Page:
62. The biostructure of claim 32, wherein pores contain the active pharmaceutical ingredient comprises an antibiotic, an angiogenic factor, an anesthetic, or an osteoinductive substance.
Description

This application claims priority under 35 U.S.C. § 119(e) to U.S. Provisional Application 60/569,921, filed on May 10, 2004, and U.S. Provisional Application 60/583,670, filed on Jun. 28, 2004, both of which are incorporated by reference in their entirety.

BACKGROUND OF THE INVENTION

1. Field of the Invention

The invention pertains to implants for the healing and regeneration of bone and more particularly to an osteoconductive matrix having selective deposits of demineralized bone in channels, passageways, cavities and lumens of the matrix.

2. Description of the Related Art

Implants to encourage the regeneration and healing of bone have come into increasing use. Among the materials used have been autograft (the patient's own bone), allograft (bone from deceased human donors), and synthetic materials such as members of the calcium phosphate family.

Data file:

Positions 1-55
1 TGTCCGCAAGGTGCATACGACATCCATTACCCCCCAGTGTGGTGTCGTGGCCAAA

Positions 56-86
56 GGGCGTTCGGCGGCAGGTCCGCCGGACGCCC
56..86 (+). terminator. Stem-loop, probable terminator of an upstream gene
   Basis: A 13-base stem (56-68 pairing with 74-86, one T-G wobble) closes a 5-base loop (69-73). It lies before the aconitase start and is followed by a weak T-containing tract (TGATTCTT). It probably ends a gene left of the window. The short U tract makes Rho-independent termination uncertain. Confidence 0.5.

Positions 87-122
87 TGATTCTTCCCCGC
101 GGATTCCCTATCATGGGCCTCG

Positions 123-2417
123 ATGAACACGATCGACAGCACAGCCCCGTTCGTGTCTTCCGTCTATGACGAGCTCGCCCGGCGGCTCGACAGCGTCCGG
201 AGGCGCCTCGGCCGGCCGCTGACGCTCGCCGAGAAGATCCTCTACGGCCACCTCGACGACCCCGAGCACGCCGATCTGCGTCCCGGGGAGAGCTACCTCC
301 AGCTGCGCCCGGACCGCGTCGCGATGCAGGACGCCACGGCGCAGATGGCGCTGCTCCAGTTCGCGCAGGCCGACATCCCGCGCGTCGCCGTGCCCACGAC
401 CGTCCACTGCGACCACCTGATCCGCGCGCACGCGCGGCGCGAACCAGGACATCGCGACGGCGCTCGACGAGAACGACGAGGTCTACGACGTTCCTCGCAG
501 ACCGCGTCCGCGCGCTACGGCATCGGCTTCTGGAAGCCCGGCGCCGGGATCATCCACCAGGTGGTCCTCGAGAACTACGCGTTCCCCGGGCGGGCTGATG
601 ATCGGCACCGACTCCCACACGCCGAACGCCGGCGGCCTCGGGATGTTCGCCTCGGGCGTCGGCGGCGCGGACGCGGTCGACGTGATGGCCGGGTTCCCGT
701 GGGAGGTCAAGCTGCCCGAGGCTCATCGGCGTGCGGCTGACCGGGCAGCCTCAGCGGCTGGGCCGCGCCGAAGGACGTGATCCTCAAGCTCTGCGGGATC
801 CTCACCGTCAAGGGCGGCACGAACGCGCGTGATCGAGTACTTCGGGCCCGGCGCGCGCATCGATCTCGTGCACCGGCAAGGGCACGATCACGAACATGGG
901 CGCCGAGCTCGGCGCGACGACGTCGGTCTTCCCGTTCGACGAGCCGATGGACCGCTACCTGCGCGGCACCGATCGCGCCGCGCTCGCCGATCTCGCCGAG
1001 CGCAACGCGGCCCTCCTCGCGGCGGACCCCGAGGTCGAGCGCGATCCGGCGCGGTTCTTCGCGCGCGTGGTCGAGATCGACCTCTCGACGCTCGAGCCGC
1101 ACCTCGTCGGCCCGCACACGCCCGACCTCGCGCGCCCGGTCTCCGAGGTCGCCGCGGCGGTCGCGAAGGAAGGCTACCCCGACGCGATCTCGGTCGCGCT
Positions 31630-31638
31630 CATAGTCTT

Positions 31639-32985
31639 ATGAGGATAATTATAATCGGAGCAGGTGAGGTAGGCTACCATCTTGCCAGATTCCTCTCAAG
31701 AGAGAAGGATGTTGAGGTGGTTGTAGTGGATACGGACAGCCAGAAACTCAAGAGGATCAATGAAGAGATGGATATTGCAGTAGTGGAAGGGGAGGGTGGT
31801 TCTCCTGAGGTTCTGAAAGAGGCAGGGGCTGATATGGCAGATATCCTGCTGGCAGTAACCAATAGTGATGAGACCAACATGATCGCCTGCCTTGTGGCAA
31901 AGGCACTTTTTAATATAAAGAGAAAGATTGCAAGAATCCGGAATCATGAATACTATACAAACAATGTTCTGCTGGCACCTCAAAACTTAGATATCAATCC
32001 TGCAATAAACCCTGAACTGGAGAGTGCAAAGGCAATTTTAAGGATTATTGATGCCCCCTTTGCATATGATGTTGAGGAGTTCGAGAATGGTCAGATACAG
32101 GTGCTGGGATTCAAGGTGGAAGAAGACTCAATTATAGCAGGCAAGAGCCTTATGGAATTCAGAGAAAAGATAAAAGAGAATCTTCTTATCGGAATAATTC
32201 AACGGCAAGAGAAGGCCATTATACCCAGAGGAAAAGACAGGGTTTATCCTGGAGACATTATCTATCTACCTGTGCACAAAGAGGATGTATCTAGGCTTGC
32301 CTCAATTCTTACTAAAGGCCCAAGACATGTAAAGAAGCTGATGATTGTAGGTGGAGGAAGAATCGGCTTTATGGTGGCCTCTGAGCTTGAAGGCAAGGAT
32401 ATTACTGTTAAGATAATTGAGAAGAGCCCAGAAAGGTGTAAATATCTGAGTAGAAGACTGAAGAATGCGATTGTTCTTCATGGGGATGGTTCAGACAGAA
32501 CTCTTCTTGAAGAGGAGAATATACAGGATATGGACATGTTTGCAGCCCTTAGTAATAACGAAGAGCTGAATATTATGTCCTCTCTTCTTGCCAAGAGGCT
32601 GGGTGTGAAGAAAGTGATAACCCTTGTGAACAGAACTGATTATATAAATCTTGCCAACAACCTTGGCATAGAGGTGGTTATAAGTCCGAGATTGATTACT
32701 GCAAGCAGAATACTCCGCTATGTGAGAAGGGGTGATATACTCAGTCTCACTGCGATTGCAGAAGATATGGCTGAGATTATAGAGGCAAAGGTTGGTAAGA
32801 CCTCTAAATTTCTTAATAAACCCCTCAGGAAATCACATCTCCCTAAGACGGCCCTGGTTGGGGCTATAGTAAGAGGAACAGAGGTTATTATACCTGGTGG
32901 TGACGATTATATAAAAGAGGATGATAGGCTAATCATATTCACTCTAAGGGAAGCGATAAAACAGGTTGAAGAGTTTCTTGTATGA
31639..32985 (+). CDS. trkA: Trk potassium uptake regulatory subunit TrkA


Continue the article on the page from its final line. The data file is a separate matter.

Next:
Synthetic ceramic materials have been shown to be osteoconductive, i.e., able to conduct the ingrowth of natural bone when placed against adjacent natural bone. This ability is a function primarily of the chemistry and also of the geometry (pore size, etc.) in which the materials are manufactured. Some synthetic ceramic materials are resorbable, meaning that they can eventually disappear through normal biochemical processes and be replaced by natural bone. Implantable ceramic structures have been made for this purpose by three-dimensional printing, by molding and by other methods.